‘Why litigate?’ Financial services regulatory enforcement in the wake of ASIC’s new Corporate Plan

By Jacob Uljans

ASIC’s 2021-2025 Corporate Plan sounds a death knell for the uncompromising ‘why not litigate?’ enforcement approach that ASIC adopted in response to the Hayne Royal Commission. In this update, we explore the changes that financial services businesses can expect to see in ASIC’s approach to exercising its investigative and enforcement functions and powers.

Key points

  • ASIC has now reversed course on its ‘why not litigate’ enforcement approach, in alignment with the Federal Government’s expectations, and has committed to using its ‘full suite’ of regulatory enforcement powers in a targeted and proportionate way.
  • Enforceable undertakings and other non-litigious outcomes are now back in play, with enforcement action to be taken only where warranted.
  • New areas of enforcement focus for ASIC include:
    • marketing and disclosure by investment managers, with ASIC to proactively review Product Disclosure Statements issued by entities with a history of poor disclosure; and
    • pricing misconduct in the general insurance sector, including miscalculation of premiums.
  • ASIC continues to maintain an enforcement focus in other areas of financial services, including poor product governance or design, mis-selling and failures to comply with conflict of interest and disclosure requirements. Investment scams and inadequate cyber risk mitigation will also continue to attract close scrutiny
  • We expect that as a result of this shift in focus by ASIC:
    • civil penalty litigation over technical or fully-remediated breaches will diminish significantly;
    • there is now greater scope to engage productively with ASIC during the course of investigations; and
    • ASIC will continue to pursue litigation and court outcomes in its areas of focus, particularly where misconduct is serious or harms confidence in markets, and where consumers (particularly vulnerable consumers) have suffered substantial harm.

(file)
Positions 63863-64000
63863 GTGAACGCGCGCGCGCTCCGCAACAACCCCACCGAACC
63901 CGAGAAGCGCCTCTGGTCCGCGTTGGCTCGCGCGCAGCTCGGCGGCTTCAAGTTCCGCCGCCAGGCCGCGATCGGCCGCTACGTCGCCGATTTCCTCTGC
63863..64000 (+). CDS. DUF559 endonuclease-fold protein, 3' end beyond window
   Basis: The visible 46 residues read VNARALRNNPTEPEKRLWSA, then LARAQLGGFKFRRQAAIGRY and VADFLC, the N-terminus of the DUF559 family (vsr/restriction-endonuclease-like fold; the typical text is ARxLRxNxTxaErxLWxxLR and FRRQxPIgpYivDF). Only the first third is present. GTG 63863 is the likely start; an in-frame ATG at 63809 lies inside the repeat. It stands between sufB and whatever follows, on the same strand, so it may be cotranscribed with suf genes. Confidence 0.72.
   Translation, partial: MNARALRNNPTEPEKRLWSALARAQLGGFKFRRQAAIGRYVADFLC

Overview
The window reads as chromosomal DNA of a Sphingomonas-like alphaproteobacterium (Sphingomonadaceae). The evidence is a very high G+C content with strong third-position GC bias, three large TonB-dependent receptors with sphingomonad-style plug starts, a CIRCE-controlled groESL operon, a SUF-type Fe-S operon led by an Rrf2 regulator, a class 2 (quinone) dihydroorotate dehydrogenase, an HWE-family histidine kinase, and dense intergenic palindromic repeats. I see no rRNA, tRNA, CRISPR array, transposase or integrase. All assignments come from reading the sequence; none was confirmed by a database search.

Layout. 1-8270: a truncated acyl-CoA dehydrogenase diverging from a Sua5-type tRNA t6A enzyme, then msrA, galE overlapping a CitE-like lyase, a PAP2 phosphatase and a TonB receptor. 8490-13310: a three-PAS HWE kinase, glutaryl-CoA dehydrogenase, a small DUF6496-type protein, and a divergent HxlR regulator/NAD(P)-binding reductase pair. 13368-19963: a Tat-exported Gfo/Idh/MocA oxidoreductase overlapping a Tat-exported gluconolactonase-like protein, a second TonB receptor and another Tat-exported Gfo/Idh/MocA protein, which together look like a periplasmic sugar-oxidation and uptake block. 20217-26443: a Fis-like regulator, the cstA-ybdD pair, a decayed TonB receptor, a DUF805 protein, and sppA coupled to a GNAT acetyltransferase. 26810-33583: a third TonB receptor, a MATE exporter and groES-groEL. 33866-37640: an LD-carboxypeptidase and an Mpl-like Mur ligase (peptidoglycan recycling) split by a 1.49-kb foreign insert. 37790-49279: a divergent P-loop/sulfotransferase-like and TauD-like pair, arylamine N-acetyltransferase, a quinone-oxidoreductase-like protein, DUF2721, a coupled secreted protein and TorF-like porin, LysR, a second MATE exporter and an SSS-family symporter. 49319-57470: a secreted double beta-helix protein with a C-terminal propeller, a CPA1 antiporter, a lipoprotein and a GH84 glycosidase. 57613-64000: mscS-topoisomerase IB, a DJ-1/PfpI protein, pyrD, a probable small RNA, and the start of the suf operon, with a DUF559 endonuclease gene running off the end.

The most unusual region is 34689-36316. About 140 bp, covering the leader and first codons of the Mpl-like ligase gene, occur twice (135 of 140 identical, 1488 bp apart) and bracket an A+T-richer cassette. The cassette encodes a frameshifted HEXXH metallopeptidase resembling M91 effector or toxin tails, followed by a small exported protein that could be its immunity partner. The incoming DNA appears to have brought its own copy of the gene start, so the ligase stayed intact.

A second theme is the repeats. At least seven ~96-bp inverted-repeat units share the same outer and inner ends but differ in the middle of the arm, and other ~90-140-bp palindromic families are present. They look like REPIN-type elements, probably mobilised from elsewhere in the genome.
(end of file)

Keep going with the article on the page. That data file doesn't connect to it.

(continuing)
ASIC released its 2021-2025 Corporate Plan on 26 August 2021. The Corporate Plan was much anticipated, particularly given various recent indications that the regulator was softening its ‘why not litigate?’ enforcement approach. It has not disappointed in this regard – the new approach to regulatory enforcement prioritises the promotion of Australia’s economy and the ‘targeting’ of regulatory and enforcement action ‘to areas of greatest harm’, and excludes any mention of ‘why not litigate?’

ASIC’s new Corporate Plan was released alongside a ‘Statement of Intent’, which responds to a ‘Statement of Expectations’ issued to ASIC by the Federal Government and confirms – among other things – that ASIC will act consistently with the policies of the Government. This involves prioritising support to business, reducing regulatory ‘red tape’ and otherwise facilitating the economic recovery from COVID-19.

In his introductory message for the Corporate Plan, ASIC’s new Chair, Joe Longo, highlights ASIC’s role in supporting the Australian economy and minimising the cost of regulatory interactions, while also promoting market integrity and protecting Australian consumers and investors from harm. The Corporate Plan itself refers repeatedly to ASIC using its ‘full suite’ of regulatory tools (including non-judicial outcomes), and doing so in a ‘targeted and proportionate way’ and only ‘where appropriate’.

This represents a significant change in ASIC’s approach to regulatory enforcement, which paves the way for more productive cooperation by regulated businesses with ASIC during the course of investigations and a more flexible and proportionate approach by the corporate regulator to resolving investigations where issues have been identified. However, ASIC can be expected to continue to use litigation to pursue harsher sanctions where serious misconduct is identified that adversely impacts consumers or harms confidence in markets.

Why not litigate?

In the wake of criticism by Commissioner Hayne of ASIC’s perceived underutilisation of civil penalty litigation (and the rarity of referrals for ‘white collar’ criminal prosecution) in dealing with misconduct in the financial services sector, in October 2018 ASIC adopted a much tougher approach, described as ‘why not litigate?’ The ‘why not litigate?’ enforcement approach applied where ASIC considered breaches of the law were likely to have occurred, and that pursuing the matter would be in the public interest, in which case ASIC’s default position was to litigate unless there was a good reason not to. ASIC viewed its role in this regard as exercising a quasi-prosecutorial discretion.

Previously, ASIC was much more open to resolving investigations into the entities it regulates on the basis of negotiated and non-litigious outcomes, such as enforceable undertakings, or issuing infringement notices. The impact on the number of enforceable undertakings entered into by ASIC before and after ‘why not litigate?’ is stark.  ASIC records indicate that it has only entered into five EUs since 2018, whereas previously it had entered into 20 in 2018, 23 in 2017 and 23 in 2016. Similarly, between 2016 and 2018, ASIC issued 26 entities with infringement notices (colloquially described as ‘speeding tickets’) in respect of credit and ASIC Act infringements, but only two in 2019 and none since then.